Experts at the Mayo Clinic report that osteoporosis, more common among women, occurs when bones become weak and brittle, rendering them susceptible to fractures and injury. Causes include losses in bone mass and inadequate calcium in the bones. According to the University of Maryland Spine Program, 40 percent of women over the age of 80 will experience some form of osteoporosis. Weight-bearing endurance exercises and weight training exercises increase bone density in the spine and strengthen the muscles that surround the spine.
Low-Impact Cardio Exercises
According to Mayo Clinic, moderate to severe back pain is a symptom of osteoporosis. Engaging in regular, low-impact cardio exercise alleviates some symptoms of spinal osteoporosis. Walking is a weight-bearing exercise that increases bone density, but does not place excessive stress on the joints. Hiking, light aerobics and cycling on a recumbent bike are all appropriate modes of exercise for someone with spinal osteoporosis. Swimming does not increase bone density and does not provide the same weight bearing benefits as exercises that are done on land. The University of Maryland recommends that persons with osteoporosis exercise for 30 minutes, five days a week, to maintain bone mass.
Weight Training Exercises
According to the American Council on Exercise (ACE), bones become more fragile and brittle because of age and declining physical activity levels. ACE encourages persons to engage in strength training exercises to promote bone health and retain bone mass. Resistance tubing and resistance bands provide the muscles and bones with external stress while limiting a person with spinal osteoporosis' chances of injury. Light-weight dumbbells provide external resistance and using them to perform exercises will increase bone density. The American Chiropractic Association Rehab Center advocates that strength training is an imperative part of chiropractic care for patients with osteoporosis.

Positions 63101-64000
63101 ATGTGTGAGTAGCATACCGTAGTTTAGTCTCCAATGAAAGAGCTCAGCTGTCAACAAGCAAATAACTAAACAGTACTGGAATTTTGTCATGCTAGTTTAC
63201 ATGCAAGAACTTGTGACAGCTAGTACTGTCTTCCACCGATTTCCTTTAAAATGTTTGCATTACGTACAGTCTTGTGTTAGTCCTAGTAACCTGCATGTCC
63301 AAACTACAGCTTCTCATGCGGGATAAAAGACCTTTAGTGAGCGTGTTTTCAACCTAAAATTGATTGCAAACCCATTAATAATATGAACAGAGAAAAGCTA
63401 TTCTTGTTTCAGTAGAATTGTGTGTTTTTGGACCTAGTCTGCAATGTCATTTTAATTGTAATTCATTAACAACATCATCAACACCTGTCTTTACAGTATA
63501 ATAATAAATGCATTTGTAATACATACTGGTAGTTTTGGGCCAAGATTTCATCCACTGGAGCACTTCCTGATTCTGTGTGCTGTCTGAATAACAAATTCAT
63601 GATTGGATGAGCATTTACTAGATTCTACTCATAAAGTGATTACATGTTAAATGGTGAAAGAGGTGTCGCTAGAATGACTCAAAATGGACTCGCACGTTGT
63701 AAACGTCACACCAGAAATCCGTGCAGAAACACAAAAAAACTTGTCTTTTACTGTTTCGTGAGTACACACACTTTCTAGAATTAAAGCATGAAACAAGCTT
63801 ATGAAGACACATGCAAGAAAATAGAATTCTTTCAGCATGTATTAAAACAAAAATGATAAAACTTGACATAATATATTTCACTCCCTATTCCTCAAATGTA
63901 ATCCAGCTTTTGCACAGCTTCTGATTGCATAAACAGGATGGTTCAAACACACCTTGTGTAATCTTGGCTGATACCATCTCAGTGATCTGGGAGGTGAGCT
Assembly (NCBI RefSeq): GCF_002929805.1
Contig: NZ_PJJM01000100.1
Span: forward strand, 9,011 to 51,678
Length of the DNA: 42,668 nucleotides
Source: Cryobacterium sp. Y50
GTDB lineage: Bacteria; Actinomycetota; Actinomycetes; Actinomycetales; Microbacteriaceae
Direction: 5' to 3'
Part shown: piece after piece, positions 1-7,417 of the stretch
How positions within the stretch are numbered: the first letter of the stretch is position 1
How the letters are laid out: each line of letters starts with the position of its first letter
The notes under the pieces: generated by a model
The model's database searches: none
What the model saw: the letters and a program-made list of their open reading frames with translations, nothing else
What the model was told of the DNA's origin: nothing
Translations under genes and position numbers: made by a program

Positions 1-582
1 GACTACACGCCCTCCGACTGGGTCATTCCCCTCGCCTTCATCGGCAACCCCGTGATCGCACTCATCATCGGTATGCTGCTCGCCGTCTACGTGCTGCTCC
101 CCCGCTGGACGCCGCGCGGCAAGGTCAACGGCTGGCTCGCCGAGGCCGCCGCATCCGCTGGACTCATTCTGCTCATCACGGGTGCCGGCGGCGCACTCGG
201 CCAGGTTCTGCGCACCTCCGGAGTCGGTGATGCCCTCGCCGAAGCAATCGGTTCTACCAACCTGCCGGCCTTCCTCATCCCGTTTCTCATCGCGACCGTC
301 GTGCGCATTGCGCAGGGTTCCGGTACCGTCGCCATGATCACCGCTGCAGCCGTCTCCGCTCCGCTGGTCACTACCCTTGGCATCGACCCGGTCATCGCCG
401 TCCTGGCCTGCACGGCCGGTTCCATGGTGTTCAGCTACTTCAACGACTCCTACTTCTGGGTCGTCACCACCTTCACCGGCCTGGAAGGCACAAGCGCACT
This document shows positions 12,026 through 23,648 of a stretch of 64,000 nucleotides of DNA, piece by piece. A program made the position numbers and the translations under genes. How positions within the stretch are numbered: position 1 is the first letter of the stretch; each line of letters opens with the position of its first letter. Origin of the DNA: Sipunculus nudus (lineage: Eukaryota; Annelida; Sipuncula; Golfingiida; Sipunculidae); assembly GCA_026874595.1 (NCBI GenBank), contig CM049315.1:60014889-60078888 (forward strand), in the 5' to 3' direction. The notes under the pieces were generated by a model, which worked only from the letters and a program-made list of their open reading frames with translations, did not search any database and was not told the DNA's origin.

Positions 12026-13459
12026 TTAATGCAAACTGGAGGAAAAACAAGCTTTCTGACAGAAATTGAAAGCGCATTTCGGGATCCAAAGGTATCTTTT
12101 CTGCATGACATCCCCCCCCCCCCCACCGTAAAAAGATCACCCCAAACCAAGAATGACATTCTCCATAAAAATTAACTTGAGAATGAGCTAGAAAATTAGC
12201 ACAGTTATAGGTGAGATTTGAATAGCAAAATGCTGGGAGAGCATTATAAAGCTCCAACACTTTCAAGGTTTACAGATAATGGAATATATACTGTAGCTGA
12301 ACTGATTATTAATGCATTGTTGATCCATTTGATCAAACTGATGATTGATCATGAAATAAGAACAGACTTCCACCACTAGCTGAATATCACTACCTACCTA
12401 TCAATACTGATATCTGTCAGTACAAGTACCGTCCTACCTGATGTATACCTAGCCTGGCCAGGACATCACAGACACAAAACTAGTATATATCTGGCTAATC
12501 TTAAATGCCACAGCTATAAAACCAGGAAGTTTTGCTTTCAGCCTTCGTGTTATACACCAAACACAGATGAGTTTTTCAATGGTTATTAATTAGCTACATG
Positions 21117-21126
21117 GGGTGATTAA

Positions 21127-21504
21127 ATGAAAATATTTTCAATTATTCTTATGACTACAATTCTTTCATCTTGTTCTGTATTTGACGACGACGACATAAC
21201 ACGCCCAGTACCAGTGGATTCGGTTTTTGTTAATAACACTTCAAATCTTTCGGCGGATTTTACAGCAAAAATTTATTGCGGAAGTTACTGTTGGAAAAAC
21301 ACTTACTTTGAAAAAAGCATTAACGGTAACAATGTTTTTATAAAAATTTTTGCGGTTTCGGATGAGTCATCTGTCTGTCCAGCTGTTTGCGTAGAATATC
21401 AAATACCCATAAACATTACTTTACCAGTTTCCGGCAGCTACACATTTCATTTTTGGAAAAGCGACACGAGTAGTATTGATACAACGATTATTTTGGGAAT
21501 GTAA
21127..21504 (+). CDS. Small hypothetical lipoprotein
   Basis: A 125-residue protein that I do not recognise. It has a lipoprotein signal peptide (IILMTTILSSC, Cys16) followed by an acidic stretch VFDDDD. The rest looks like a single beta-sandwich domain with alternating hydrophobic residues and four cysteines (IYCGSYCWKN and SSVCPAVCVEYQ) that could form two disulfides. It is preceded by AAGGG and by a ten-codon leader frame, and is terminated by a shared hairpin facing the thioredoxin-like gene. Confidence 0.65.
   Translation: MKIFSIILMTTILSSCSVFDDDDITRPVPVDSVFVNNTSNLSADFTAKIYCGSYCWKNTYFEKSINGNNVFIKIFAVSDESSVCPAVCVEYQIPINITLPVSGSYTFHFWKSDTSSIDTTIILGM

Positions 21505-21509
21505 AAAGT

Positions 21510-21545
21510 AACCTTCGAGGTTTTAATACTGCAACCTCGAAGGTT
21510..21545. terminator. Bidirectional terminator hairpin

Core Strenghtening Exercises
Spinal osteoporosis patients should focus on the core muscles during weight training--building foundational strength in the abdomen, hips, pelvis and lower back will provide support for weak and brittle spinal bones. Mayo Clinic advocates the pelvic tilt an exercise that strengthens the abdomen and lower back muscles. To do this exercise, lie supine on a mat. Next, bend your knees and place your feet on the floor, 6 inches in front of your hips. Tighten your abdominal muscles and use them to tilt your pelvis up slightly--don't move your hips or glutes while you do this. Hold in the lifted position for five seconds--range of motion will be very minimal during this exercise.